Categories: Innovations

Calling all Computing Students and Professionals!

Friday, March 14, 2014

Are you a computing university student or professional? Do you want to inspire future generations to consider computing? Visit www.trycomputing.org and submit your profile to be considered for inclusion on the site. 

IEEE TryComputing.org is a free online pre-university computing education Web site. IEEE TryComputing.org offers resources to inform and engage pre-university students, their teachers, school counselors and parents about computing and related careers. 

Submit your profile today!


Water Filtration by Nature

Monday, March 10, 2014
Courtesy: National Science Foundation

A team of investigators including an associate mechanical engineering professor from MIT, a secondary school teacher, and a secondary school student have designed and tested a water filtration system that uses the wood of the pine tree as a filter. The inspiration for the system came from the way trees can filter out air bubbles within their circulatory systems while allowing sap to flow. The researchers first tested dried wood samples, but found that the drying process affects the system of channels, or xylem, within the tree, making it an ineffective filter. They then tested fresh pine wood stripped of its bark, by placing a cross section, an inch long and a half inch in diameter inside a tube. The researchers discovered that the wood filtered out red food dye particles as small as 100 nanometers in size. Additional tests discovered that the wood was also effective at filtering out E. coli bacteria. The pine wood filter can purify up to 4 liters of water per day. The investigators believe that pine wood has the potential to become part of the next generation of inexpensive water filters. 

Source: Boston.com

Categories: Innovations

Silkworms Help Mend Broken Bones

Friday, March 7, 2014

A team of researchers from Tufts University School of Engineering and Beth Israel Deaconess Medical Center (BIDMC) has developed surgical plates and implants for bone fractures made from silk protein derived from Bombyx mori silkworm cocoons. As opposed to metal or synthetic polymer implants, which can cause infections requiring removal, silk implants can actually be absorbed by the body over time. The researchers found that the silk implants can withstand extreme conditions such as high temperatures, and can easily be sterilized. Silk screws can also be used to deliver antibiotics to surgical sites to reduce the chance of infection. Silk implants do not show up on X-rays, which enables surgeons to better visualize how fractures are healing. It is anticipated that silk screws could be quite beneficial for surgeries for facial injuries and other type of bone fractures. This work represents the first time silk has been used to develop a medical device to repair bone fractures.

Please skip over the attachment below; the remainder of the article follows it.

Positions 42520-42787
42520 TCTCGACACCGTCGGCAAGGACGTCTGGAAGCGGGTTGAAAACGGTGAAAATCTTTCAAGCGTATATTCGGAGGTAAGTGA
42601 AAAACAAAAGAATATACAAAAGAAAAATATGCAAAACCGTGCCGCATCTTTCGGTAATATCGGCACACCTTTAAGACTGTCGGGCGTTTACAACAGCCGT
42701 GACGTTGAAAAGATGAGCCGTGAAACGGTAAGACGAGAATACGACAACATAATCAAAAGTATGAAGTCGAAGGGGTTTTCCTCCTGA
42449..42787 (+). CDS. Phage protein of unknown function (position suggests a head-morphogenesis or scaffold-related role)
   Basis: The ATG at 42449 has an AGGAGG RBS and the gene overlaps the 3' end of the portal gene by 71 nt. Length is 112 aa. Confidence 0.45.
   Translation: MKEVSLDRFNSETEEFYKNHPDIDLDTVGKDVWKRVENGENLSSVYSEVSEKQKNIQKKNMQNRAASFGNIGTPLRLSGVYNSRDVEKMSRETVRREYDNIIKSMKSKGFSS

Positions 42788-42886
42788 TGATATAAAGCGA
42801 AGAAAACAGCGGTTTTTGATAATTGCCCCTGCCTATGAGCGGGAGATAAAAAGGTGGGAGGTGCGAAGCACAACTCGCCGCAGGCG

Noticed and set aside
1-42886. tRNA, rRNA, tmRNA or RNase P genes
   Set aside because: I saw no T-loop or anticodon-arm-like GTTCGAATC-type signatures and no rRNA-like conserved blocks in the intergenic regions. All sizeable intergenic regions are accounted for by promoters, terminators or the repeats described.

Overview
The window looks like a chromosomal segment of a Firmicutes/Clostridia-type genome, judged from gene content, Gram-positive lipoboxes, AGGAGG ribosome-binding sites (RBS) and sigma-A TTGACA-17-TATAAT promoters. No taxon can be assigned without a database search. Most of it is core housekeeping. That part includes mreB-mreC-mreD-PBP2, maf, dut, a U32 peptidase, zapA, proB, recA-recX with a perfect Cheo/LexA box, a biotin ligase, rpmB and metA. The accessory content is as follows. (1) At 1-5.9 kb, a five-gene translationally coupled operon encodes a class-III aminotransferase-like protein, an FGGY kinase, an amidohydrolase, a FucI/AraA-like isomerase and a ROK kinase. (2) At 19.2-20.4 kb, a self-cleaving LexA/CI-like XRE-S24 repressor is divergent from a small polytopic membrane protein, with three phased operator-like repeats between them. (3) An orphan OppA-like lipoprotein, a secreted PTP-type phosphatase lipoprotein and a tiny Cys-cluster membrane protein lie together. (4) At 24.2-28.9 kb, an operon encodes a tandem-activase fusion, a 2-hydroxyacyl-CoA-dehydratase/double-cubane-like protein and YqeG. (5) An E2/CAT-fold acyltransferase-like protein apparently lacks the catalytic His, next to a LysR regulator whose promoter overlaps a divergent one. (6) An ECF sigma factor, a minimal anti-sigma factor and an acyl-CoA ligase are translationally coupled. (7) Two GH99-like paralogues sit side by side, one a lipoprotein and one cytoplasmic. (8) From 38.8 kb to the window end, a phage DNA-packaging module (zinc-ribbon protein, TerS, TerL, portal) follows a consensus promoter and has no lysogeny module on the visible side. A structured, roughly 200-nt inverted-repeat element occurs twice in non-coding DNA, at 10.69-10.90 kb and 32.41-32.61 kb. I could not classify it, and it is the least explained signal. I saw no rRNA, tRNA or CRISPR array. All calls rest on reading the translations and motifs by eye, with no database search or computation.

Source: Tufts

Categories: Innovations

Enter the Doodle 4 Google competition!

Monday, February 24, 2014
robot arm sketch

Before there was an airplane, there were doodles of cool flying machines. And before there was a submarine, there were doodles of magical underwater sea explorers. Since the beginning of time, ideas big and small, practical and playful, have started out as doodles. One talented young artist (grades K-12) will see his or her artwork on the Google homepage and receive a $30,000 college scholarship and a $50,000 Google for Education technology grant for his or her school. The 2014 theme of the Google 4 Doodle competition is "If I Could Invent One Thing To Make the World a Better Place..."